One of the changes we made in Conda 4.7 was the removal of a software collection called “free” from the default channel configuration. The “free” channel is our collection of packages prior to the switch in recipes/compilers that we did for the Anaconda Distribution 5.0 release. The current primary channel, “main,” is also totally free of charge. This is not a switch to charging for packages, only a switch from two potential pools of packages to just one. We removed the “free” channel from defaults for a number of reasons - all oriented towards providing you with a faster Conda experience.
First, Conda is fundamentally limited in speed by the number of packages that it must contend with. Fewer packages to consider directly translates to faster Conda. The “free” channel made up 42.8% of the ~31,000 available package files:
Second, the “free” channel contained packages whose metadata often caused problems. Part of what was introduced in the rebuilds for Anaconda Distribution 5 was an automated scheme for constraining libraries. That dramatically improved the quality of the constraints in the newer “main” channel. However, when those constraints excluded a solution, Conda was free to use packages from “free” that did not express constraints where they should have. This resulted in very long solve times (hours) and ultimately, broken environments. Removing the free channel was the only efficient way to exclude these broken constraints and avoid the associated problems.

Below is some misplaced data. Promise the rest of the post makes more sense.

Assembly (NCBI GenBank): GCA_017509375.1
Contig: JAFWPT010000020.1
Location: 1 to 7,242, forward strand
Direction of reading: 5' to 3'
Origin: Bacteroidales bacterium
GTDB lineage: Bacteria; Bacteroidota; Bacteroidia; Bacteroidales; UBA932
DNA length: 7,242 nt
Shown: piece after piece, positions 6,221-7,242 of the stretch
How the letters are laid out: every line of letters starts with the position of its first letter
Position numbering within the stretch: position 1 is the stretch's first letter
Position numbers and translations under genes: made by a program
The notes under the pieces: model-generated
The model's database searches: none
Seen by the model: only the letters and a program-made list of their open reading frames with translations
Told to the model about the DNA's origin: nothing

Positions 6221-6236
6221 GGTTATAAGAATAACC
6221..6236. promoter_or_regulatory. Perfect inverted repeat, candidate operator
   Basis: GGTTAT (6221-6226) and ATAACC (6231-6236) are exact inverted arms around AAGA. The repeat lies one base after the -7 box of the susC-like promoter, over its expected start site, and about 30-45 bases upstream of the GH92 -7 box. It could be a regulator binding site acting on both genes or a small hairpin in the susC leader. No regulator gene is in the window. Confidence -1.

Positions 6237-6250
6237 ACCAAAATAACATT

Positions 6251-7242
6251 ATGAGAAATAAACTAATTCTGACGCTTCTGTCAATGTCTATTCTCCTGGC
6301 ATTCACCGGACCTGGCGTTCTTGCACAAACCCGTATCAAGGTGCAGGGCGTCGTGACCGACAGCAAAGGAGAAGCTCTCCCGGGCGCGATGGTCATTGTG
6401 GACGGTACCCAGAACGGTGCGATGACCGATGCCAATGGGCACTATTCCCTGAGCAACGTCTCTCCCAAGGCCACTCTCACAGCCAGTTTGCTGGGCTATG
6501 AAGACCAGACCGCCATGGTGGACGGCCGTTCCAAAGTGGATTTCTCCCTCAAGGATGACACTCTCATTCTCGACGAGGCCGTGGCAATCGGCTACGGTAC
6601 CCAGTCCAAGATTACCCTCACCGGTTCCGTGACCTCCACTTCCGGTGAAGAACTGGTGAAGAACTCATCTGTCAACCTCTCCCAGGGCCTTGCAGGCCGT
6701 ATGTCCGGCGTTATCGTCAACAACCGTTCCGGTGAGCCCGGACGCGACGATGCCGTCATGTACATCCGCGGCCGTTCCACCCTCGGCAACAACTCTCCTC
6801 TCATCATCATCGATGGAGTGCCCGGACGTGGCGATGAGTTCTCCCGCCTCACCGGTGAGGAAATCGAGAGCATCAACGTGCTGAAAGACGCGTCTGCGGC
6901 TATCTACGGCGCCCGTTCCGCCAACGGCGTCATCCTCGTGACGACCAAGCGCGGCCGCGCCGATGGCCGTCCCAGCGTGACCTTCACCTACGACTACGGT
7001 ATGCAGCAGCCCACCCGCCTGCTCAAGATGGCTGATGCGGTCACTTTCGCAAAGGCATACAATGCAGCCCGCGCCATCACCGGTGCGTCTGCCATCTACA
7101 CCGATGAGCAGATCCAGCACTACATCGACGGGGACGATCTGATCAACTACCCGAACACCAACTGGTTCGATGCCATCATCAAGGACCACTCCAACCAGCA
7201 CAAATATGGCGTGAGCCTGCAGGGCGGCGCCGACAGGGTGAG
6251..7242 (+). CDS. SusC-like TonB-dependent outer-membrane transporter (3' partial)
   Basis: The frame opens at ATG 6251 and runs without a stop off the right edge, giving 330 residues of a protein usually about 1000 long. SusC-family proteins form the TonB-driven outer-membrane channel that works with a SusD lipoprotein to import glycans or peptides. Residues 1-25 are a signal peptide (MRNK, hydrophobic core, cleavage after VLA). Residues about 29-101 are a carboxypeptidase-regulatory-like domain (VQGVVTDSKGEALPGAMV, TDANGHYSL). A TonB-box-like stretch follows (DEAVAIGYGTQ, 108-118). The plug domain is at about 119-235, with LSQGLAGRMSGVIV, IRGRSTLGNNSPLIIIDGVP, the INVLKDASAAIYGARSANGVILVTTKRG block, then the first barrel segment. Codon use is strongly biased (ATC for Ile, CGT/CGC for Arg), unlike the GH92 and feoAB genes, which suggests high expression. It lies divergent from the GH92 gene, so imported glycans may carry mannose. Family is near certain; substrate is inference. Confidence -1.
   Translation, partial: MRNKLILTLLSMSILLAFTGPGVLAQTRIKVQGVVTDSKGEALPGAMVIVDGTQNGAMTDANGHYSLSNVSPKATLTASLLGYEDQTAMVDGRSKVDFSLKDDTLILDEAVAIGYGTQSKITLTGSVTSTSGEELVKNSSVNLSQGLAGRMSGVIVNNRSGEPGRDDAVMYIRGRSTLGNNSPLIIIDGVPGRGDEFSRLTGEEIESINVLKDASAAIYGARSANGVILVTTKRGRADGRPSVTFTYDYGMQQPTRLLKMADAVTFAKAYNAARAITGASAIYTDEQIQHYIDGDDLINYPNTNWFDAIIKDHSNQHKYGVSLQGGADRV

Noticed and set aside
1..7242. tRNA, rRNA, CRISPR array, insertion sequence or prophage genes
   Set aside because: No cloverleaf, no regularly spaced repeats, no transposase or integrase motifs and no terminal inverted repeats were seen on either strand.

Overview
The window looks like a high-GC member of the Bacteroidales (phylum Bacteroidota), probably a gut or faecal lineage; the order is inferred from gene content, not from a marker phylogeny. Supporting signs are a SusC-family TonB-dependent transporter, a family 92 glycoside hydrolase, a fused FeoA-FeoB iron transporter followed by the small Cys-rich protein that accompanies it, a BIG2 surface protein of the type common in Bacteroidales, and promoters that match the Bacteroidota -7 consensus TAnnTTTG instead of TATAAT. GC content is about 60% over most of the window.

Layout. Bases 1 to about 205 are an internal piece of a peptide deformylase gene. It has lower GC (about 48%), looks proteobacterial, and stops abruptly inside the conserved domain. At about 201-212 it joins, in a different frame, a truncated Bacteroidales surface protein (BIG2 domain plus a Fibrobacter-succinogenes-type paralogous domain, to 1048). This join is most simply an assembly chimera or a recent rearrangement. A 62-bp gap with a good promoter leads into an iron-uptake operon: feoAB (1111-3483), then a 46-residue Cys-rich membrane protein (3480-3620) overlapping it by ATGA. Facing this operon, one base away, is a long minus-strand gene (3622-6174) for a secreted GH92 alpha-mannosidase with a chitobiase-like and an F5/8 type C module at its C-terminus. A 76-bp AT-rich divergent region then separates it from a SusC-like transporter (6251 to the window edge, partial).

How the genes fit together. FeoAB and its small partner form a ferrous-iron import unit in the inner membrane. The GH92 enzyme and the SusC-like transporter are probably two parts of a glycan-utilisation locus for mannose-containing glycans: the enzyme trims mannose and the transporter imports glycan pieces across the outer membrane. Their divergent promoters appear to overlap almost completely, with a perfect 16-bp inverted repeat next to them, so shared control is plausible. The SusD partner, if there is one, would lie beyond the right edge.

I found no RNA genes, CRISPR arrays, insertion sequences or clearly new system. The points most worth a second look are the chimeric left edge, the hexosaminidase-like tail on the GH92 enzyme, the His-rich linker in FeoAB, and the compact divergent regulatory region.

Why are things breaking, though? Symptoms include environments that are no longer satisfiable, or packages that are missing. All of the software on the “main” channel was carefully bootstrapped so that it does not include any reference to the free channel, but software from third party channels, such as conda-forge, may not have undergone such careful filtering for content from the free channel. Packages that end up depending on content that was only available on the free channel are now unsatisfiable. These packages need to be rebuilt. The hard part is often not rebuilding them, but identifying where the exact dependency on the free channel is introduced. We’re working on improving Conda’s messaging to help people understand this.
In the meantime, you can still add the free channel back. We don’t recommend this unless you really need to, because it is slower, and you may run into binary incompatibilities. Nevertheless, there’s a setting:
conda config --set restore_free_channel true
The brokenness that can come from the free channel can be obvious (solves taking hours) or subtle (cryptic error messages about seemingly unrelated parts), but we hope this clarifies the situation and helps you get back on track if you’ve been affected by this change. Be sure to try to rectify the usage of free in your packages, rather than leaving this setting on.